Oscar Hosts: A Short History of the Biggest Comedy Gig on Earth

With the Academy Awards set to go ahead without a host for the first time since the 1980’s, we take a look down through the years to find out why the Oscar hosting platform is equally one of the most revered and capricious comedy gigs on the planet.

The Great Gig in the Sky

Burning cylindrical lighting fixtures gawk down at the stage, merciless in their unapologetic scrutiny. Throngs of anxious, hungry, expecting and familiar faces crane their necks upwards at an uncomfortable trajectory. A plethora of potential vices inherently connected to live television, coupled with the crippling knowledge that this is by far the most revered, historical stage in entertainment, is daunting. While expectations run unnaturally high for those nominated for an Academy Award, many tuning in around the world are there to see how well the host pulls the show together, how they deal with unexpected fumbles and the way in which they manage pressing, politically charged issues. Any of the brave souls that have grabbed those Oscar hosting reigns take the future of their career on to a world stage. Only their performance will decide if this three-and-a-half-hour gig will be a godsend or a curse to the host’s professional career. History has prominently exemplified both.

Bob Gave us Hope

In the early days, when the Academy was just finding its feet, comedian Bob Hope could certainly be credited as being the epitome of comedic calmness. His deadpan humour set up the Oscar-hosting field as a platform to flex your comedic muscles. His approach was highly commendable in bringing self-deprecation to the forefront of awards ceremonies, poking jabs at the ultimate ludicrous nature of decoratively awarding undeniably talented, yet privileged, individuals. Hope’s approach lives on, and his jibes are rejigged year after year, including gems such as “Good evening ladies and gentlemen, welcome to… suspense” and “Television: that’s where movies go when they die.”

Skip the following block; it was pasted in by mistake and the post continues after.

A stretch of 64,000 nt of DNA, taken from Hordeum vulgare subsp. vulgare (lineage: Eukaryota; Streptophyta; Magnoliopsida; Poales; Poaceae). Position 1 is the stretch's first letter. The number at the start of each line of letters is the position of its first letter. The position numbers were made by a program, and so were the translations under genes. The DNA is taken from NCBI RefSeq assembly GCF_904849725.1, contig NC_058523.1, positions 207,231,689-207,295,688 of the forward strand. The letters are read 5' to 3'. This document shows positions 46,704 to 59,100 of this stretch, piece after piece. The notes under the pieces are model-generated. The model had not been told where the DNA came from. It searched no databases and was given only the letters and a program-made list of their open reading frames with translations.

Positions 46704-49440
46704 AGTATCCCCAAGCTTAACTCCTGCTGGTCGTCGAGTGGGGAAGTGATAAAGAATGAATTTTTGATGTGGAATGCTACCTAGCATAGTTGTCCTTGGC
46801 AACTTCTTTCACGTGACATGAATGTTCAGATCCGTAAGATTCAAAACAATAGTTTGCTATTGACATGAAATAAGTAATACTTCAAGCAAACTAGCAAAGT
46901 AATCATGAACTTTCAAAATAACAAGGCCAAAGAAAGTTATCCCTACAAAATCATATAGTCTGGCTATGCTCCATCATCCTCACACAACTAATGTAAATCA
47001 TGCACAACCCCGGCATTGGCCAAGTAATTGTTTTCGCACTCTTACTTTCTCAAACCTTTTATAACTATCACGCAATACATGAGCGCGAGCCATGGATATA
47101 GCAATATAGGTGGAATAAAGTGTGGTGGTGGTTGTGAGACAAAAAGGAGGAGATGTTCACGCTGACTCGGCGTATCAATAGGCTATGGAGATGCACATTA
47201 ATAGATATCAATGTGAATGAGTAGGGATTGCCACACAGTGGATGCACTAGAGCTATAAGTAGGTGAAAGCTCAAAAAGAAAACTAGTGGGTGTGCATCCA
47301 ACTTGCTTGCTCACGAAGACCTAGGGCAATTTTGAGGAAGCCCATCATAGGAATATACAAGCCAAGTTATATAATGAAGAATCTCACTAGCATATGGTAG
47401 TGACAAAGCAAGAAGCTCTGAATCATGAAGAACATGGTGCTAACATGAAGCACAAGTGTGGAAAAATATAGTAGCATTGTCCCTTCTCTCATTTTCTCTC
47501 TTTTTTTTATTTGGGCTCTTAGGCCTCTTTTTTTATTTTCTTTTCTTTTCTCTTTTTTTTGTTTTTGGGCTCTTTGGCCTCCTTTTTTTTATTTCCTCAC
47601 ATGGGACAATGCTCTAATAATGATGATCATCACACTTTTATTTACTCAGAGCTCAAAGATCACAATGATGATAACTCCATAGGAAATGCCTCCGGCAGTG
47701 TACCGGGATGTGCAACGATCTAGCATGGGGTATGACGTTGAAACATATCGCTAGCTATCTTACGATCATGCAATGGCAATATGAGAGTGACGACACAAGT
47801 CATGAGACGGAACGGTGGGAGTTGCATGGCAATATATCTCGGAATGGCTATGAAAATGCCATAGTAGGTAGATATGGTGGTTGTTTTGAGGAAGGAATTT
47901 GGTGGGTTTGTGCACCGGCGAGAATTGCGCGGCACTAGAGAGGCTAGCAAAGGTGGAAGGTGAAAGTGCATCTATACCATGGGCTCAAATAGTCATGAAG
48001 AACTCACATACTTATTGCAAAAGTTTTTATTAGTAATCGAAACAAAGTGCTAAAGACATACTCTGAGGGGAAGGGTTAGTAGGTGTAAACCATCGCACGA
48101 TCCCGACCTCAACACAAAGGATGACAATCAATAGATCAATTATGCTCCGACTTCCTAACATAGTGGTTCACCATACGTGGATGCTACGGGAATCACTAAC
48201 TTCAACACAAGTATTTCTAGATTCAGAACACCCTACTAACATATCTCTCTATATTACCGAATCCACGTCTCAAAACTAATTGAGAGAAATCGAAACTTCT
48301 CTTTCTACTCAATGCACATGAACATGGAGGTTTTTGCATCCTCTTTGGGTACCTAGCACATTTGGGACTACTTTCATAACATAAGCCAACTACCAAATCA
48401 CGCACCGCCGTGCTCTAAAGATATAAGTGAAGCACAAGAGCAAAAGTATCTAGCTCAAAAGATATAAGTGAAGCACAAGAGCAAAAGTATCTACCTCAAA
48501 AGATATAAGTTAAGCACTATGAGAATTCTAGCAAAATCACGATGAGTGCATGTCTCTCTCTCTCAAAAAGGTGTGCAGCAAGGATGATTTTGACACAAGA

bobhopeoscars

Give Us A Star

Proceedings turned cloudy and ambiguously charged after Hope called it a day in 1968. For the following three years, the Academy Awards were without a host. This may have been compensated for, in part, when the next trend saw an eclectic bunch of actors and comics hosting the ceremony as a group, which one year saw Warren Beatty, Ellen Burstyn, Jane Fonda and Richard Pryor take the reigns. We’re set to witness a similar bunch collectively try their hands at it this year. 

Hope briefly resurfaced in 1978, before late-night host Johnny Carson’s significant run during the 1980s. From there, haziness emerged again and a staple host was desperately needed. It was up-and-coming comic Billy Crystal that lived up to his name, crystallising his hosting duties with every ounce of comedic license he possessed. On the back of the rapturous success of When Harry Met Sally, Crystal truly shined in his new role. His inherent knack for accurately pulling the right strings meant that he demonstrated his role as the most proficient puppet master in entertainment. Crystal’s approach strayed from mimicking Hope, instead he brought his own nuanced approach, astutely taking advantage of the fact that for one night only, a comedian has free reign and can demean and debunk any stars and starlets in attendance. Where Crystal thrived was in his refined comedy, capitalising on the onset of celebrity culture: ‘It’s great to see so many new faces. Especially on the old faces.’

The Less Fortunates